Discussion: Possible Uses & Abuses
Phantasmal Force: A lot fits into a 10' cube. Even with slight creativity one can do so much more than 'distract target for ten rounds doing 35 hit points damage total'. Virtually all the conditions listed in the back of the Player's Handbookare possible with one phantasmic casting. For example, trussing someone up with imaginary Evard-like tentacles is easily accomplished, allowing anyone to then tie up this target with real bindings. Yet why stop there? Why not put the target in mist? Vision is obscured. Try poisonous mist? Poisoned, giving disadvantage on all attack rolls / ability checks. How about black poisonous smoke? Now the target would be blinded, vision-obscured, poisoned whilst suffering progressive levels of exhaustion from asphyxiation. For fun you can throw in the tentacles and bonus 35 damage - all transpire with only failing one save. As a DM this may seem to be too much - though players might disagree... until you try this exact trick on them. Then suddenly harsh words like 'railroading' crop up, everyone will get emotional and there goes the game night. This doesn't even mention summoning up phantasms of ghasts or shadows that have even more powerful effects giving imagined paralysis or imagined loss of strength.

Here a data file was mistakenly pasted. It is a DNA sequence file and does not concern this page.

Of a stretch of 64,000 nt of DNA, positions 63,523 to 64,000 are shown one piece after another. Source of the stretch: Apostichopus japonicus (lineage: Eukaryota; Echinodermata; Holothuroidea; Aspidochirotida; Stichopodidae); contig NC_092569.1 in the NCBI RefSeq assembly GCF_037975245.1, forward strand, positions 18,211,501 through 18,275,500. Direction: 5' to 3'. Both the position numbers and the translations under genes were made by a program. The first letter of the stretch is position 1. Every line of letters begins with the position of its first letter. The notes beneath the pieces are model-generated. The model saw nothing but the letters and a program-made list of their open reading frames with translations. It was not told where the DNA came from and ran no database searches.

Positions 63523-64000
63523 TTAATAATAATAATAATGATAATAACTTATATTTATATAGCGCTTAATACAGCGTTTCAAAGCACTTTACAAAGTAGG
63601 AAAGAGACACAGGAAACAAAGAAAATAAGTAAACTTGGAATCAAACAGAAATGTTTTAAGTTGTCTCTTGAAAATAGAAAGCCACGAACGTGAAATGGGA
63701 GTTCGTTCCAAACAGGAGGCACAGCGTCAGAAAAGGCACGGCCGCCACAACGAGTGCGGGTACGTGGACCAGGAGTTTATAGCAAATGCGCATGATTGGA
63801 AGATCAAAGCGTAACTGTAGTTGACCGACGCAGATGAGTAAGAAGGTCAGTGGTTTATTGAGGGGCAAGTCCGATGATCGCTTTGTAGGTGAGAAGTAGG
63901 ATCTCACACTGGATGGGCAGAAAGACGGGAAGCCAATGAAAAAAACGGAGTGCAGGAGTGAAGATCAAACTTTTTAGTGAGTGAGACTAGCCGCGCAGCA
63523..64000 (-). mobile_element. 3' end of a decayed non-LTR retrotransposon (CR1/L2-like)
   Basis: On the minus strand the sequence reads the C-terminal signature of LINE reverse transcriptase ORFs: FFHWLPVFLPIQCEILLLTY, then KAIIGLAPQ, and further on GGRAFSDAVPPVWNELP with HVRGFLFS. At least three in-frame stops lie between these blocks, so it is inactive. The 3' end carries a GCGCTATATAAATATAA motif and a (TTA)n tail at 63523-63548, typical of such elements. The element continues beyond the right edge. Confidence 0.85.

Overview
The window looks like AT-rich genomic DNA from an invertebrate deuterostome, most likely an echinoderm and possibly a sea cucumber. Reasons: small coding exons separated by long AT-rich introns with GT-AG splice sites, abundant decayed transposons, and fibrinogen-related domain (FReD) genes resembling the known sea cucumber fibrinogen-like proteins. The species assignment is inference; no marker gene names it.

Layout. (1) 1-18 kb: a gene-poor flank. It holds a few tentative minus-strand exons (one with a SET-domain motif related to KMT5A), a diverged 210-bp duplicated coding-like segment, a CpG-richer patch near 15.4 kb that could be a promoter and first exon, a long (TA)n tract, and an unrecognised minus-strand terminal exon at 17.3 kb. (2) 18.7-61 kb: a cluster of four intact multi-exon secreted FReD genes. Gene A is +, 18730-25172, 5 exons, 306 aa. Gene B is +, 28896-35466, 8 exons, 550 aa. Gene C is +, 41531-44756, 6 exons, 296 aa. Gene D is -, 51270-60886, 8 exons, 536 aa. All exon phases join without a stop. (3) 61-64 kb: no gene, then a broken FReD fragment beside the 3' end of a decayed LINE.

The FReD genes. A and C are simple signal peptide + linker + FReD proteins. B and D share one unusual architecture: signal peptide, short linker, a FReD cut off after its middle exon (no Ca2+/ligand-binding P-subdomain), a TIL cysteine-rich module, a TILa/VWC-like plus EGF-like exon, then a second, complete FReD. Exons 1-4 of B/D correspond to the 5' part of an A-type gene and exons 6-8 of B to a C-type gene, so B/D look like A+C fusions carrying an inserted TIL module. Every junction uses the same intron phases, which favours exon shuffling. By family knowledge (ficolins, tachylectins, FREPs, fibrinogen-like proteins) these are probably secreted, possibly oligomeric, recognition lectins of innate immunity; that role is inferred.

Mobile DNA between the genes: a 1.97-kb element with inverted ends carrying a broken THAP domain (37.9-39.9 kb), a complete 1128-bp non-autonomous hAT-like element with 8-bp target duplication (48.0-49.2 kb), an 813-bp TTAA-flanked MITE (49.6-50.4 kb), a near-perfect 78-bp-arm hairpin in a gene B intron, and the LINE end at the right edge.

Suggestion: Remember the example listed in the Player's Handbook?: the knight gives his horse to the next beggar he meets. Right? Right. If any of the readers have ever owned a dog they would already see the concern here. Under what circumstance would you give away your best friend? Let us up the ante: let your dog be your means of transport, your travelling alarm system, a trusted combat ally, your means of livelihood and your status symbol well above 99% of the population. As a knight this horse is your everything - all on four legs. Under what circumstances would you give that to a guy that would probably chop it up for meat within the hour? This is the part that slays me: you are told to do this and you think about it the whole way, possibly up to eight hours, and you never reconsider how terrible a decision this is. You may feel that this is a 'fluff' spell and allow it to work as RAW. Others may point out that this spell is supposed to work in 'reasonable' circumstances - this simply does not fit that RAI.
Possible Solutions for YOUR world
The RAI of 'reasonable' can really work for you and your players. These are only 2nd level spells, they are not supposed to be far more powerful than Polymorph or even Otto's Irresistible Dance. Here are Suggestions as to what RAF-rules you may put in ad-hoc, both for your players as well as your NPCs using these in your world:
- any spell aught to produce one restraining-style effect at a time. As Phantasmal Force is a local-only concentration spell, the DM may allow the caster to change the effect. Example: The caster produces toxic billowing black smoke (as above). One round it causes blindness, the next round the target feels asphyxiation from the transparent gas (but can see through it just fine), the next round could be something else entirely - as long as it reasonably relates to the summoned phantasm (in this case, smoke).